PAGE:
People would ask my how my writing was going. I would tell them it was going slowly, that I was struggling with motivation. Many writers suggested burnout to be the culprit and to take a breather. But the thing is, it didn’t feel like burnout. I had been taking breaks. In fact, the lack of motivation had me not writing for quite a while. A month. Maybe two. Maybe even longer than that. Usually when I take breaks, my brain is still whirling, stilling thinking about my characters and plot, things that I need to work on, brainstorming, etc. Usually, I’m still excited. But this time I wasn’t. I wasn’t thinking about my story at all, except for guilt that I wasn’t writing and confusion, anger, and frustration that I couldn’t seem to get my fire back.

In addition, I didn’t feel like doing anything. I didn’t feel like reading, I didn’t feel like watching any tv shows or movies, I didn’t feel like listening to any music, I didn’t feel like writing, I didn’t feel like anything. I felt blah and meh about everything–like I was in a giant everything slump.

(Now, I understand this sort of sounds like depression–but it wasn’t that. I swear 🙂 More like giant mental block of some sort. And another note: I’m not sure that it wasn’t burnout? It didn’t feel that way to me, but perhaps it was? I don’t know!)

Anyways, all of that just made me feel so much the worse because if it wasn’t burnout that was causing my lack of writing, then what could it possibly be? I had no idea and I started to grow desperate in my panic. I tried to figure out what was wrong, what the cause of my lack of motivation and excitement was and couldn’t, which drove me crazy because if I was certain that if I just knew what was causing this, I could fix it, right? I felt like something was fundamentally wrong and it drove me insane that I couldn’t figure it out.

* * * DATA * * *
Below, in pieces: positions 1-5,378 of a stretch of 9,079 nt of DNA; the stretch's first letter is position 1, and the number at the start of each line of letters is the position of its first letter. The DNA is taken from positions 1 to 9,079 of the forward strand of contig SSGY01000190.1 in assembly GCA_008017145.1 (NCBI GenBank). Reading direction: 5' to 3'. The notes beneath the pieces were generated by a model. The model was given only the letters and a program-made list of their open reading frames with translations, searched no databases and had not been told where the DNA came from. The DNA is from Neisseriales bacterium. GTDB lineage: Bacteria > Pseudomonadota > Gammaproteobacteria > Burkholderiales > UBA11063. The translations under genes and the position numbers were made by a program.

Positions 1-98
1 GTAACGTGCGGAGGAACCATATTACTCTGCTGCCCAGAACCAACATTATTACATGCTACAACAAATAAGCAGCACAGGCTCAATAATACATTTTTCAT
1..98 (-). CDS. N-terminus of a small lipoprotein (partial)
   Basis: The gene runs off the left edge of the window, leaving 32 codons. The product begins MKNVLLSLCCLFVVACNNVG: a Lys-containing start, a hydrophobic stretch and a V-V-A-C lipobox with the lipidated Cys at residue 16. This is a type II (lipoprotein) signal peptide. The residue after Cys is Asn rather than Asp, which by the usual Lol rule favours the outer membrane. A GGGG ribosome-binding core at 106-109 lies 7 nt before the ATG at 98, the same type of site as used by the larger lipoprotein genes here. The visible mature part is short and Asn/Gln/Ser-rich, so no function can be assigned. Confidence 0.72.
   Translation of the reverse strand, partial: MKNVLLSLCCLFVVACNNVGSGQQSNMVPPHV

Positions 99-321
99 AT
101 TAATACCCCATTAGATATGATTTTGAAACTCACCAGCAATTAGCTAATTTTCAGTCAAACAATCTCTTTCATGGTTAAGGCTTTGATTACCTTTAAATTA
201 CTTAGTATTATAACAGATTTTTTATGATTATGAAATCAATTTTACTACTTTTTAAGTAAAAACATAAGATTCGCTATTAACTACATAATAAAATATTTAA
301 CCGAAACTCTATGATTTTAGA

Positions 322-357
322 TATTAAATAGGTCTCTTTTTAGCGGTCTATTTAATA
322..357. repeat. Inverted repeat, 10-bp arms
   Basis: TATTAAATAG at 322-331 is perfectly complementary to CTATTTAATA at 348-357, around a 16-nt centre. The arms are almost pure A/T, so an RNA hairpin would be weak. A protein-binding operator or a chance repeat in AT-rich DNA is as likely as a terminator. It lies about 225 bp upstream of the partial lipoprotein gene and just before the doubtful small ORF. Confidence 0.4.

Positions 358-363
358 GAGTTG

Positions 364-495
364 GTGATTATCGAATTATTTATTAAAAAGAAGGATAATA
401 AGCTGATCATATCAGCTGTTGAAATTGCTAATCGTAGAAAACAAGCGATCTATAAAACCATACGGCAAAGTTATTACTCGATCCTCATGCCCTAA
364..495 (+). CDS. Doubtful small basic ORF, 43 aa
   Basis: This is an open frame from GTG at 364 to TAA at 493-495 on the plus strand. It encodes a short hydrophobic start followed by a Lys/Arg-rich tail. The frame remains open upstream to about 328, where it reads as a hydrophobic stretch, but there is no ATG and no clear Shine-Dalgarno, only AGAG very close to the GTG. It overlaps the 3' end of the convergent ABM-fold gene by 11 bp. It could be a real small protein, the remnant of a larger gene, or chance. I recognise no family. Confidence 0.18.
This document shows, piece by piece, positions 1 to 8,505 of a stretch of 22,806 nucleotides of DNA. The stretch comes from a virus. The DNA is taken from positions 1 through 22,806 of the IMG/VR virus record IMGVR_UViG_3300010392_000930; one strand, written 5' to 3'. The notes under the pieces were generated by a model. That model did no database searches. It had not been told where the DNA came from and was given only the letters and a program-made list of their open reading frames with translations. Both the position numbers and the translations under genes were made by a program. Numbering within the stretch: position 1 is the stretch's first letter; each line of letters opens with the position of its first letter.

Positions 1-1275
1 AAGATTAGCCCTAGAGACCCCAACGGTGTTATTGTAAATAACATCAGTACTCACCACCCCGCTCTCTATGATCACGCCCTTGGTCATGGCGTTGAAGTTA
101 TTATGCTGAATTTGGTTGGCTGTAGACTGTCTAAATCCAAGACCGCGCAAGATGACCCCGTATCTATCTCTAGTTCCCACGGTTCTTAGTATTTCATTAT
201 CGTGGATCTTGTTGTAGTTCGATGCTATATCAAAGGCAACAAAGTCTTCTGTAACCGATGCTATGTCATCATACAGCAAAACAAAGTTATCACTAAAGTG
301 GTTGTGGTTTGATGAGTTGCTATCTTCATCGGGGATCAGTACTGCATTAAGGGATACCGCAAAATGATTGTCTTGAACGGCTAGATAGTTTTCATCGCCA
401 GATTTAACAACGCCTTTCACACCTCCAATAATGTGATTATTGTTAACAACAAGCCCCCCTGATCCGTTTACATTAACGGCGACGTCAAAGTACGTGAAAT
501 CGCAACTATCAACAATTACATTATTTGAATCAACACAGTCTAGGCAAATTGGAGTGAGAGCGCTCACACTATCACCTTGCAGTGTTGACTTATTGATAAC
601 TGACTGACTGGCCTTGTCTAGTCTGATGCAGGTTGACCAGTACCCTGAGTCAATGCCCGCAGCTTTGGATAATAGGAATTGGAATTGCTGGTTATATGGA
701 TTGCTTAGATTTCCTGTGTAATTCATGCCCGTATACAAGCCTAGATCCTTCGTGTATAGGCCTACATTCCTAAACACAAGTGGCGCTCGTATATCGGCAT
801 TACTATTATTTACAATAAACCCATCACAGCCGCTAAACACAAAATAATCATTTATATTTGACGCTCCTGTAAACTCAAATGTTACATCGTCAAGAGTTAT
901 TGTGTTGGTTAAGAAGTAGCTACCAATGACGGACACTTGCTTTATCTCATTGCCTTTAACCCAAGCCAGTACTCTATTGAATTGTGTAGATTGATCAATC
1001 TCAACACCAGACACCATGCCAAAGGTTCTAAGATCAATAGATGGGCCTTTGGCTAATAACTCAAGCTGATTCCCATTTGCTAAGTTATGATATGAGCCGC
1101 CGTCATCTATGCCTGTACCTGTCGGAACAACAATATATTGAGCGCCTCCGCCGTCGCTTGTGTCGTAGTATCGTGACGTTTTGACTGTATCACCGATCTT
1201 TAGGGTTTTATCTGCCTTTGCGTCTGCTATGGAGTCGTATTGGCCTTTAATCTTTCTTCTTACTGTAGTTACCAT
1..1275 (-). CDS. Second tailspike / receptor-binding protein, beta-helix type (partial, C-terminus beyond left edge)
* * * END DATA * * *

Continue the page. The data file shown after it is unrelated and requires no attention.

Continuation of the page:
I talked about in one of my posts that my greatest fear about writing is that I would stop. Not because it got too hard or because I wasn’t getting anywhere with it, but because I would lose my love for it. I have an obsessive, all-or-nothing personality and I’ve lost my love for things, people, activities, hobbies that I was once passionate about and that I thought would last forever. So when this happened, I started to panic thinking that I had lost my love of writing, of stories. I kept going anyway because, well, probably denial. I was like, NOPE NOPE NOPE. NOoooo way this could be.

After months of this, feeling listless and hopeless, I finally decided that enough was enough. I wrapped up my revisions on my third draft after some painfully long months and I sent it to my CPs, Janella and Amanda.

By this point, I sent my book to my friends convinced that my story was complete rubbish, broken and useless, and an utter failure. I was feeling pretty despair-y and hopeless. I kept thinking about what a mess my book was–especially the third act, and it truly felt like there was no end in sight. I was sure that this book would never, ever be close to even decent.